The NFC North is poised to be one of the more competitive divisions this season. The Minnesota Vikings and Green Bay Packers are eyeing a Super Bowl run while the Chicago Bears and Detroit Lions should be reinvigorated by offseason coaching changes.
Predicted standings: 1) Vikings, 2) Packers, 3) Bears, 4) Lions
The Vikings reached the NFC Championship Game last season despite dealing with uncertainty at quarterback and losing their starting running back. After signing Kirk Cousins in free agency, Minnesota’s offense should reach new heights this season, especially with the welcome sight of Dalvin Cook back from an ACL injury to spearhead the running game.
The defense remains elite, they have depth at key positions and Mike Zimmer is among the best coaches in the NFL. Coming so close to the Super Bowl last season should give the Vikings an extra layer of motivation.
Green Bay Packers
Aaron Rodgers is back and the Packers looked like a certain playoff team last season until he got injured. He will be working with a re-jigged receiving corps in 2018. Jordy Nelson has gone, Jimmy Graham is in at tight end and Davante Adams has been elevated to number one receiver. There has already been some grumbling from Rodgers during training camp, and they open the season with two tough divisional games (against the improved Chicago Bears and then the Vikings). A good start is critical.
Defensively, the Packers should be solid if they can avoid the injuries that have derailed them in recent years. New defensive coordinator Mike Pettine will be a difference-maker.
Hopes are high that new head coach Matt Nagy can make the Bears relevant again. A productive offseason has given Mitchell Trubisky a vastly improved supporting cast. Allen Robinson and Trey Burton should be major contributors straight out of the gate, and Nagy will find inventive ways to use Tarik Cohen in the passing game too.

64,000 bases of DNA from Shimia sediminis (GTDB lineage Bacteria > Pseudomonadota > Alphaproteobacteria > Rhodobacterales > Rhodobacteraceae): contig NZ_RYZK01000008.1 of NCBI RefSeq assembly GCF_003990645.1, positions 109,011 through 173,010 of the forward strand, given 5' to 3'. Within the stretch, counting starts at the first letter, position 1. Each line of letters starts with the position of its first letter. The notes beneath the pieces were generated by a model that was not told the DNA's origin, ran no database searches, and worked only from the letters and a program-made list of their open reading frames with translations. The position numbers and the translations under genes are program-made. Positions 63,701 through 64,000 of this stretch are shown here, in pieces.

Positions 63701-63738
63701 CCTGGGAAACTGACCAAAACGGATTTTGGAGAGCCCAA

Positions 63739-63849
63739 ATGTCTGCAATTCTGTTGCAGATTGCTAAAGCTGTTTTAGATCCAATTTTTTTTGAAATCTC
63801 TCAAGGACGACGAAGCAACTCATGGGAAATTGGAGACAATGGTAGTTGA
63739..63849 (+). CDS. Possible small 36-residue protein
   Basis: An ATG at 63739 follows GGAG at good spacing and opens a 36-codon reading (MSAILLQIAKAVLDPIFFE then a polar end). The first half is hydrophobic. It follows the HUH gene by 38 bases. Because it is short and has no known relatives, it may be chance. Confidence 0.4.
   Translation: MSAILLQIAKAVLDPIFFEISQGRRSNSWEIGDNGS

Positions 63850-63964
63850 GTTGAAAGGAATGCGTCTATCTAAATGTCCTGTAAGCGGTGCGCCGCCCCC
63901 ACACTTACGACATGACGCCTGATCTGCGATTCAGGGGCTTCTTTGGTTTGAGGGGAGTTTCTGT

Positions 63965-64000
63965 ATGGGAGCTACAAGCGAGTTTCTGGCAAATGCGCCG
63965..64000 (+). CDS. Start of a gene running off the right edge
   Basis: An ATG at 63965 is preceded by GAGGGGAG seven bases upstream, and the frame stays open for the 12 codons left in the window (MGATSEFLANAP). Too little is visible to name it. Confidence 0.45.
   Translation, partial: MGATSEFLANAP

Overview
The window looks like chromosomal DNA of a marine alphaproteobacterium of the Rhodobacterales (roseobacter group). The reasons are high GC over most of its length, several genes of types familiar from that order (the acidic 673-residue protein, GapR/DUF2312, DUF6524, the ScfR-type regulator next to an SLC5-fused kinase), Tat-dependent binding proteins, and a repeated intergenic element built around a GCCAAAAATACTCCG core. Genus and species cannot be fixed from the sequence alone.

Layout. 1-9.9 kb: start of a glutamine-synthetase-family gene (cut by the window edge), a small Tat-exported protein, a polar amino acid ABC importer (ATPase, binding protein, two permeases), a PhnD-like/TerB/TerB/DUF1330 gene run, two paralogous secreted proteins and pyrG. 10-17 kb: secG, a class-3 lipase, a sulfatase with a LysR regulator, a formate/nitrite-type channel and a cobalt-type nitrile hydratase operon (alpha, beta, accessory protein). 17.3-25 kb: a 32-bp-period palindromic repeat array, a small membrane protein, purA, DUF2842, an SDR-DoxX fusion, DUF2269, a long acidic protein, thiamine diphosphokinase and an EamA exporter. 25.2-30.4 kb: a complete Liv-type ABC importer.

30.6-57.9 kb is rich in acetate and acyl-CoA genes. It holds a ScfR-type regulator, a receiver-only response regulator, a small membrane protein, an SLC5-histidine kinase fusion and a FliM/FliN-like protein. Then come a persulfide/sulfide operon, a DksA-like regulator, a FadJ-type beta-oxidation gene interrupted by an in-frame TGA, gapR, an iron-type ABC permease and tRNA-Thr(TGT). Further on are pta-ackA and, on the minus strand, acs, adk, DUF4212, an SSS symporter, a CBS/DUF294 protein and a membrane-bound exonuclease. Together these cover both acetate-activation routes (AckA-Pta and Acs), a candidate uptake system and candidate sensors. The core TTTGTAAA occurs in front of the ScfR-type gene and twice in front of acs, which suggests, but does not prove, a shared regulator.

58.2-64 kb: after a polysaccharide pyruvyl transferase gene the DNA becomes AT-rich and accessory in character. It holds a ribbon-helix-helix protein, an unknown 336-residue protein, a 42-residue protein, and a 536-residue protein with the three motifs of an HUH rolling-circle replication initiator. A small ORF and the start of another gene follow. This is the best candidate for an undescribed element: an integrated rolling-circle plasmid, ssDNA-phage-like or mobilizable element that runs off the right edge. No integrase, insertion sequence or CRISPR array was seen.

Still, even if the defense remains steady, it will take time for Chicago to close the gap on Minnesota and Green Bay. If Nagy can push the Bears close to a .500 record, that should be considered a success. They finished 5-11 in 2017.
When you combine the settling in period for head coach Matt Patricia, a shaky defense and question marks in the running game, the Lions could be in for a tough year. Matthew Stafford will win some games on his own (he threw for over 4,400 yards and 29 touchdowns in 2017), but it remains to be seen whether receiver Marvin Jones Jr. can repeat last year’s success.
LeGarrette Blount will help convert short yardage situations but the Lions will be asking for a lot from rookie Kerryon Johnson. It is easy to imagine Stafford facing a significant number of long third downs again in 2018. It also does not help that Detroit faces the San Francisco 49ers, the New England Patriots and the Packers inside the first five weeks.